The Blind Assassin
The phrase "gnawing realization," but a whole book.
Oh goodness. This book aches, and breaks you a bit. The entire book is a personification of that feeling (that comes upon you slowly and then suddenly you realize has crescendoed to a point that is nearly unbearable) when you think you know someone well and then become aware there was this whole other secret world percolating underneath them all along that you knew nothing of. It’s the phrase “gnawing realization,” but a whole book.
Atwood gives us layers upon layers of this — we learn new truths about the narrator, and she learns new truths about those in her life, and things keep rustling away from the top of those truths in ways that are partially lovely in their honesty but mostly just hurt.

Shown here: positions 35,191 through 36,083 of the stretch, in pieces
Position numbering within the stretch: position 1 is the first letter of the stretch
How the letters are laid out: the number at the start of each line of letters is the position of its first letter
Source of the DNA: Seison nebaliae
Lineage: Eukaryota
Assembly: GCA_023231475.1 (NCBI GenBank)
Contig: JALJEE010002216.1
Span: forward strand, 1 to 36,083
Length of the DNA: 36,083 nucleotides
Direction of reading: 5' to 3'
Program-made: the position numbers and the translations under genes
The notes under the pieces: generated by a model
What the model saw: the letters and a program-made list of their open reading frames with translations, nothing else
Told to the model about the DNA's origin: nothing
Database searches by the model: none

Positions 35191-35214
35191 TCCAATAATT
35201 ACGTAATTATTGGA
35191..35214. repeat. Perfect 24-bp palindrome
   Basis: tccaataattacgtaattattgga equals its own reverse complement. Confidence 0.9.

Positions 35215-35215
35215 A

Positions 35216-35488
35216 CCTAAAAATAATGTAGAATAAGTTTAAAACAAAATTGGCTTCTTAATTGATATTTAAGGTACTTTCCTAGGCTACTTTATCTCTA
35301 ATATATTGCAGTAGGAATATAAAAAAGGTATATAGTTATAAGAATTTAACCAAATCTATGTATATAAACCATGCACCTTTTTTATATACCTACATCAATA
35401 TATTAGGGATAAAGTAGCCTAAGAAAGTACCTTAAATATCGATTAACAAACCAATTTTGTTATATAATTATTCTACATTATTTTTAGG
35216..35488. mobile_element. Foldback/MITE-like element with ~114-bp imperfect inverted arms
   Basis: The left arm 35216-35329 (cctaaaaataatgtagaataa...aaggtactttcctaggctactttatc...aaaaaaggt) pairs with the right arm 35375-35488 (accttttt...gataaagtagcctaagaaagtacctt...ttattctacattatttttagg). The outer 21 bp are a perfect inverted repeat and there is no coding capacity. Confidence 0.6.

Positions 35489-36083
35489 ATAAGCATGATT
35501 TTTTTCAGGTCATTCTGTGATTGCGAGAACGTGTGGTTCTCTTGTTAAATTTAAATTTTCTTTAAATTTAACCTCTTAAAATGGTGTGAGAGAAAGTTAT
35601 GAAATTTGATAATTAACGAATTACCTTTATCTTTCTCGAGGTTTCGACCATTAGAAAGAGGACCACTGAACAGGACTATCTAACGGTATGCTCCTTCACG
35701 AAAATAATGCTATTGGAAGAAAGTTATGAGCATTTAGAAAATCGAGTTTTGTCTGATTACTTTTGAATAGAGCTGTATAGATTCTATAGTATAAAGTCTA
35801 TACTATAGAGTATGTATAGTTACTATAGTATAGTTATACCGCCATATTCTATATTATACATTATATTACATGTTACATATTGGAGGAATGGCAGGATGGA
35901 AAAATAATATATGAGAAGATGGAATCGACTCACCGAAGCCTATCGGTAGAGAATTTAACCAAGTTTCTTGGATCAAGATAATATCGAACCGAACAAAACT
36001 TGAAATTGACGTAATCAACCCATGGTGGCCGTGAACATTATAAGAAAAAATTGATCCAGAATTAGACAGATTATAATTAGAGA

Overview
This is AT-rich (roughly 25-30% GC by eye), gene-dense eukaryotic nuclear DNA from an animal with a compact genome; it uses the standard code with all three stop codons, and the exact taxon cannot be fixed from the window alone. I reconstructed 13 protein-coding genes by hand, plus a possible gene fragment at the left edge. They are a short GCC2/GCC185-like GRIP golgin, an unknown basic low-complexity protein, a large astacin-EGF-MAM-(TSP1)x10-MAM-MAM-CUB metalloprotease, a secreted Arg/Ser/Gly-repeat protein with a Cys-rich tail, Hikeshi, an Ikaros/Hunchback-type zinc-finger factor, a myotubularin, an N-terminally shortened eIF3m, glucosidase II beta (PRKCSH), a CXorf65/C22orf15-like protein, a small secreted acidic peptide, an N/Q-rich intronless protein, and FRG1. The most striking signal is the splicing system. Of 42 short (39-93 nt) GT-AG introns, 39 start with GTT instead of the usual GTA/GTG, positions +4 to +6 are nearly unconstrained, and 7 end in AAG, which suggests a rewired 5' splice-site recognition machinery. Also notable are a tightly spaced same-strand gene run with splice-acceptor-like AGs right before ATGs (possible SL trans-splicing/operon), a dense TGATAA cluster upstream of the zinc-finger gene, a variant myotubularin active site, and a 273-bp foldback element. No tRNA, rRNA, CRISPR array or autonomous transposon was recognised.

“You want the truth, of course. You want me to put two and two together. But two and two doesn’t necessarily get you the truth. Two and two equals a voice outside the window. Two and two equals the wind. The living bird is not its labelled bones.”– The Blind Assassin
Top image credits Top left: Spheniscus magellanicus, Spheniscidae, Magellanic Penguin, Skeleton; Staatliches Museum für Naturkunde Karlsruhe, Germany. By H. Zell, licensed cc-by-sa. Book cover: The Blind Assassin, by Margaret Atwood, Virago Press ISBN 1860498809